Regardless of your health status now, you should be aware that heart disease is a major killer of women. The risk factors could creep up on you, but it is never too late to make changes in your life to prevent that deadly heart attack or stroke.

Tuesday, June 8, 2010

Stages Of Cancer

Given a choice, would you rather detect your cancer at stage 0 and 1 OR stage 2 and above? Who can you blame when your doctor tells you ‘I’m sorry, but this is stage 4″?

It is say that your life is fated. Yes it is, we can’t stop earthquake or other catastrophe from happening. But if you can detect the disease early and you disregard screening as important in the first place, is this called fate?

No, it’s a result from your own ignorance, who can we blame when we put ourselves to suffer which results in suffering to family members, kids and relatives too?

Make it a point today to schedule for your yearly comprehensive health screening. You can’t be too busy for that. What is more important that your own health? If you never set priority for your health, it could be too late when you discover it.

Cancer is curable, but again it depends on the stage of the disease. The earlier you detect it, the higher your chances are and the lower the costs involved.

The irony is that most people do not seem to give this much thought when they feel no pain. Even if there’s a certain discomfort, we usually like to shrug it off as ‘normal’ symptoms. But the truth is once you feel something is wrong, 80% of the time it’s already too late.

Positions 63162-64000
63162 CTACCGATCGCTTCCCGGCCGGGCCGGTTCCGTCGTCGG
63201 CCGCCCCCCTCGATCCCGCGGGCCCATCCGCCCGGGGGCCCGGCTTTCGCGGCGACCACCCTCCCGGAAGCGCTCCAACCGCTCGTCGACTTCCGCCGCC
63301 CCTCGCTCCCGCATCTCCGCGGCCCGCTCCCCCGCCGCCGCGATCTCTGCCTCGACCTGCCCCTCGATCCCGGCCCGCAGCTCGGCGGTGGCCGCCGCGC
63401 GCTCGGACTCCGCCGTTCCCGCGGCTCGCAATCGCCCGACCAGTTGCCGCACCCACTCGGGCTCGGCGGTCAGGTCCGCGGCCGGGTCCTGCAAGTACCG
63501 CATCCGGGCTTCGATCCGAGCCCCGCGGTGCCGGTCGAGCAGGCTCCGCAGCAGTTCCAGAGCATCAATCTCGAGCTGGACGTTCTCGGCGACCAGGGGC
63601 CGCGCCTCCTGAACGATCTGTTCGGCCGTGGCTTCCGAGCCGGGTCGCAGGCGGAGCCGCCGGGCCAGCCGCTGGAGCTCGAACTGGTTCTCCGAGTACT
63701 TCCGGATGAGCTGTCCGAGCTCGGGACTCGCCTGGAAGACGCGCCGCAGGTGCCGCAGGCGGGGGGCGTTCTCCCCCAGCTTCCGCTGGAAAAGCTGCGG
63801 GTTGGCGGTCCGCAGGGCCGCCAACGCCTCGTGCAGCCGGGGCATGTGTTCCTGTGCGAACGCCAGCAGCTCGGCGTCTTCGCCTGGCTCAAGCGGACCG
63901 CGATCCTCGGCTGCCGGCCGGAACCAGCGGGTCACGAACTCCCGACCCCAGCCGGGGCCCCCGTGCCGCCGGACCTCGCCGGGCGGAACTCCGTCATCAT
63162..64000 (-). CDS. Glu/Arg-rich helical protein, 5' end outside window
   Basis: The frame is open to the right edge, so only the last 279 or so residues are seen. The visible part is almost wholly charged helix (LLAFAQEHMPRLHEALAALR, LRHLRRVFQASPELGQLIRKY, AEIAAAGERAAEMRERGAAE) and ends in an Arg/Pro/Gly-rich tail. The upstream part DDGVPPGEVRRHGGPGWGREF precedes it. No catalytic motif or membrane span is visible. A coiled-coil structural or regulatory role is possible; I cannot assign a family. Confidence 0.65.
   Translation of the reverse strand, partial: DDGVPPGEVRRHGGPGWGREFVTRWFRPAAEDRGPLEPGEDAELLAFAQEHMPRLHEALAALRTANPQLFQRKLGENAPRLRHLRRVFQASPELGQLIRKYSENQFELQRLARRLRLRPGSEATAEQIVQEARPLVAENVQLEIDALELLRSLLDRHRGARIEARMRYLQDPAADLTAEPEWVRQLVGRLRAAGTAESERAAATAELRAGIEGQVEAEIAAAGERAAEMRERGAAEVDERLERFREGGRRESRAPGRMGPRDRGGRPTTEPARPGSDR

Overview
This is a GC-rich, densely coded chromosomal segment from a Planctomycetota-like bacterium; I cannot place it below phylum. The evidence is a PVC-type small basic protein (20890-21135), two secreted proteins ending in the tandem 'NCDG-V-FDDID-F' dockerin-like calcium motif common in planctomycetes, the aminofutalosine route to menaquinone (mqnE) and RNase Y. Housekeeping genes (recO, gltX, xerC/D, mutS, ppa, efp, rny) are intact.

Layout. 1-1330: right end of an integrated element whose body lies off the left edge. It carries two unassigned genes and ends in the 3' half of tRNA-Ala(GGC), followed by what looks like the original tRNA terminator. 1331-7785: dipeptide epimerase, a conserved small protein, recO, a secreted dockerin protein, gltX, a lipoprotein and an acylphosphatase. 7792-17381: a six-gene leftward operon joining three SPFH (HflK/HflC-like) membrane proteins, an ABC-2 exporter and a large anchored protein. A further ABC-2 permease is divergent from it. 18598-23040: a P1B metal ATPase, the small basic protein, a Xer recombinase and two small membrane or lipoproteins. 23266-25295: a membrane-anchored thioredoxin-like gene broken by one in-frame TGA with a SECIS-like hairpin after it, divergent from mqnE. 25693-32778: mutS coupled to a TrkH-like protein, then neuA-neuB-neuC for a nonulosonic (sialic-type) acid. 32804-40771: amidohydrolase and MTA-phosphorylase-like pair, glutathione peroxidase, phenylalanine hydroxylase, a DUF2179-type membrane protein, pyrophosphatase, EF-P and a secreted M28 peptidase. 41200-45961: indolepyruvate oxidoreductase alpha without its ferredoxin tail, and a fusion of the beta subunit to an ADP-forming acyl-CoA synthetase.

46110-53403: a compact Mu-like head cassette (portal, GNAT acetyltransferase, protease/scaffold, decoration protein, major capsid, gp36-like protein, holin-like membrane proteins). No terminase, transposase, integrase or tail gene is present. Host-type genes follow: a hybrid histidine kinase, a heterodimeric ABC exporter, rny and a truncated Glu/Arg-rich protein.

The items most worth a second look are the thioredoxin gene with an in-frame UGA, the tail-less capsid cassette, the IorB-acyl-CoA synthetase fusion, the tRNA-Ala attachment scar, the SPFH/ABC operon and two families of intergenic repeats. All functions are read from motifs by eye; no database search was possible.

“Colon cancer, nasopharyngeal (nose and throat) cancer are very curable types of cancer when you detect it early, and even lung cancer can be cured if you catch it in the early stages,” says Dr Low.

But if you are looking for proof of progress in the survival time of cancer patients, you do not have to look further than lung cancer.

“Lung cancer used to be fatal, once you get it, within a year you’ll die,” says Dr Low. “If you receive chemotherapy you’ll probably live for eight months to a year, but if you don’t, you could probably only live for six months,” he says.

Excerpt from TheStar.

Monday, June 7, 2010

False Health, Poor Health & True Health

False health
There are quite a lot of people in this group. One feels “healthy” because there are no symptoms. A guy suffering a heart attack while playing a game of tennis may not have known a day earlier that he had heart disease, which in fact had existed years before. The abruptness of the episode is just the end-point of a disease that has been lurking in him.

Similarly, by the time cancer is detected by conventional methods, the sufferer is already harbouring a billion tumour-stricken cells. At the early stage of false health, there are no symptomatic warnings. The irony is that many are aware of the need to undergo routine medical screening and are actually concerned about their health.

Medical tests are meant to diagnose diseases. A normal test result is reassuring but does not guarantee true health, thus many people with the perfect report may erroneously carry a false sense of security. The above mentioned conditions are not specific entities by themselves but related to the root cause of poor lifestyle choices and bad diet.

Sixty-five thousand people died last night. It’s the same number today, and tomorrow. Why are there no headlines?

What kind of horrible plague am I ranting about? They are the silent killers, known as degenerative diseases.